Hayley Lapalme: The more things change, the more they are the same

by C:F Team on 12th April, 2017 at 1:42 PM CEST

Five years ago, 2012 C:F Summit participants were able to be part of an astounding TEDxBled event within the summit program. Moreover, some of them were right there on stage, sharing their amazing stories how they make a change in their community. As the speeches went on, everybody was clear this was one of those peak moments of the summit. The group hugs following the TEDx were the inevitable moment that only affirmed the world needs more people like these!

At the TEDxBled we were compelled to also hear the story of Hayley Lapalme from Canada, that went under the title How I Fell in Love with Hospital Food?. Five years fast forward in time, we have reached out to Hayley and asked her to answer few questions to share with all of us (before we move to the interview, check the TEDxBled speech here

Hayley at the TEDxBled, 18.03.2012

CF: Looking back five years to March 2015, who was Hayley before she came to Slovenia and delivered this amazing and touching TEDx speech in Bled? Some of us were virtually brought to tears in their eyes.

Hayley: That was a special moment for me; my Grand-Papa had just passed away and that TEDx talk was really a way to recognize the influence he had on me at the moment I was really beginning to find my voice in my work. But I actually cringe now a bit when someone brings up that talk - I am shouting in my head, Hayley, don’t look under the rug!

We have a french expression, ‘plus ça change, plus c'est la même chose’ (the more things change, the more they are the same). The girl giving that talk is the same one here today. Unselfconscious when lost in a moment... often to a fault! There has been a lot of change over the last five years - but also a lot of continuity.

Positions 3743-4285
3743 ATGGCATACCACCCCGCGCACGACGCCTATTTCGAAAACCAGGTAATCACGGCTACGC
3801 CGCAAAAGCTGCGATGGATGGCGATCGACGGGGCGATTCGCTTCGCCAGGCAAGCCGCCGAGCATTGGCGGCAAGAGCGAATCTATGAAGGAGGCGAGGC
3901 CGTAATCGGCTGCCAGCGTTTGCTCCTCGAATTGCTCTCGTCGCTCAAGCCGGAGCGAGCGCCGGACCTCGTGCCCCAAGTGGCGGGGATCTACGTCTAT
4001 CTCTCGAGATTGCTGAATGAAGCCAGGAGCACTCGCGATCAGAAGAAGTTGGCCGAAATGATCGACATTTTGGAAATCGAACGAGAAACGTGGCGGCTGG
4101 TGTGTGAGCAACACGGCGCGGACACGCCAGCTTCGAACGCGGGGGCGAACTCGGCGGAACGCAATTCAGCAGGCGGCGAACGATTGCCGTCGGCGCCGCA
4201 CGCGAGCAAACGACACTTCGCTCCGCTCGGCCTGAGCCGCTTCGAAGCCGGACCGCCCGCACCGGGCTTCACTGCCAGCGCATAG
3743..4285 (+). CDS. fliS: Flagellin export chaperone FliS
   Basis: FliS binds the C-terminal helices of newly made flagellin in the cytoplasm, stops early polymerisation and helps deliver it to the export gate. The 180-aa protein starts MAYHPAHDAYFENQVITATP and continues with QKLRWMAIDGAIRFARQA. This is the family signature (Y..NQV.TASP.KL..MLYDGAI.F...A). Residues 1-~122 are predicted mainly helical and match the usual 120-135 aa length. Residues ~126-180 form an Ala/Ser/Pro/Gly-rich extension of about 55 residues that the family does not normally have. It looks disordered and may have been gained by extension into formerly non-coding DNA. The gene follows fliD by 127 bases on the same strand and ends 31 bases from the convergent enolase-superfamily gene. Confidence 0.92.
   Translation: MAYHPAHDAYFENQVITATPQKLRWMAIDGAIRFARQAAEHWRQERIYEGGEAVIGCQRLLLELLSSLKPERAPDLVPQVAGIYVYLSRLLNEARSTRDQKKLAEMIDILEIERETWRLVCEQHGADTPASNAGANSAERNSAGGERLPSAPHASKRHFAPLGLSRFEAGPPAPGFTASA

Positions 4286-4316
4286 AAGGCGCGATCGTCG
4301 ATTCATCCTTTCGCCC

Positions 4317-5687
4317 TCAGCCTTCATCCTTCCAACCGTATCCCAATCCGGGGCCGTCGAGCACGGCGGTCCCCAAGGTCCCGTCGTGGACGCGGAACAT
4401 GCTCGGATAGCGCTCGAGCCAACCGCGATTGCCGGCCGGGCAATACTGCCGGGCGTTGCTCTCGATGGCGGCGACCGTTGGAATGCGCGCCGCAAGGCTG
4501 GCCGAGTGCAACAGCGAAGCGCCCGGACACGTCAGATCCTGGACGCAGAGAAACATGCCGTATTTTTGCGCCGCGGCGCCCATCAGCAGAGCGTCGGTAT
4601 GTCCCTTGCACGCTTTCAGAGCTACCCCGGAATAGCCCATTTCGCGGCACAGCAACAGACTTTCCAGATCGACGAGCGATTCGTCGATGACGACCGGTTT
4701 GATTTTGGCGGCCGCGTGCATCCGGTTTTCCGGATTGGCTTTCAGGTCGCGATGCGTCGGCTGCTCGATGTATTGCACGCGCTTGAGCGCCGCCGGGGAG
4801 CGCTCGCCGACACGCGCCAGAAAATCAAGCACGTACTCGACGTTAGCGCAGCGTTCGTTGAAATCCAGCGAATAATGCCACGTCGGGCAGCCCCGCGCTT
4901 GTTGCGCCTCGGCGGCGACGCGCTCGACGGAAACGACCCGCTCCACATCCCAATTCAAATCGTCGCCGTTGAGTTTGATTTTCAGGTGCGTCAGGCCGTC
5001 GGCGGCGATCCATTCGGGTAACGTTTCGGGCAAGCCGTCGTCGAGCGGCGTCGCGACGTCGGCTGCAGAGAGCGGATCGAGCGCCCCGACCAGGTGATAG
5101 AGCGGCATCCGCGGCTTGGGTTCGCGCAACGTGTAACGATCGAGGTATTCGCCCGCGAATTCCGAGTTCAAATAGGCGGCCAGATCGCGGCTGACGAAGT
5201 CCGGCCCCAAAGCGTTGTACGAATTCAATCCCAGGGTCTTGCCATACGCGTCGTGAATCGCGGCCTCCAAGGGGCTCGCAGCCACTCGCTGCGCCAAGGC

I am doing the same work I described in my TEDx talk, working with institutions as agents of systems change, now it just looks a bit different - a bigger scale, which is exciting - leading a fellowship program for healthcare innovators reconnecting food and health. It has been incredibly rewarding. I have my dream job and I work with the most incredible people. 

But I think I debate myself more often now. The further I got into this work, the more I question whether institutions like hospitals can be leaders for transformative systems change. I see lots of evidence on both sides, and I think it sharpens how I think about the work we have ahead. For instance, the girl on stage five years ago didn’t see how food system work was linked up with work around reconciliation with Indigenous people in Canada, but now I can’t separate the two.

Hayley with a most amazing gang of C:F-ers just before the start of C:F Summit 2013

CF: How have CF Summit 2012 helped you develop professionally? Do you have specific moments you remember that you think were important and instrumental as per your work? 

Hayley: Preparing for the second Summit, there were a lot of joyful moments between Faisal, Jatin, Damla, Samuel, Bistra, Dan and I as we worked remotely on plans. Coordinating across four continents alone was a victory - to see each other’s faces pop on Skype was so special! But other times, tensions were high. It was probably one of the first experiences I had working with a team that held profoundly different paradigms on desirable process and outcomes. I think we all learned about empathy, power, respect, and patience - with Nadya and Andreja in the wings mentoring us. 

We put each other through a lot! And I think the quality of the trust that emerged from it is the real testament of the growing we did. It was a real gift to work with such gracious peers and mentors - and I am grateful every time one of their names shows up in my inbox. Today, usually this is Stefan, and I thank him silently every time he makes a digital appearance to keep this incomparable constellation of people connected.  

Dan and Hayley leading activities at the C:F Summit academy 2013

CF: Where is the journey taking you today?

Hayley: I am doing my small bit to build toward a future where what we believe, we (are able and accountable to) practice -- and to have this be reflected in our institutions. From our hospitals to our languages - I want a future where our institutions reflect us all, are accessible to us all, and serve us all. Working on Nourish in Canada is part of that journey. 

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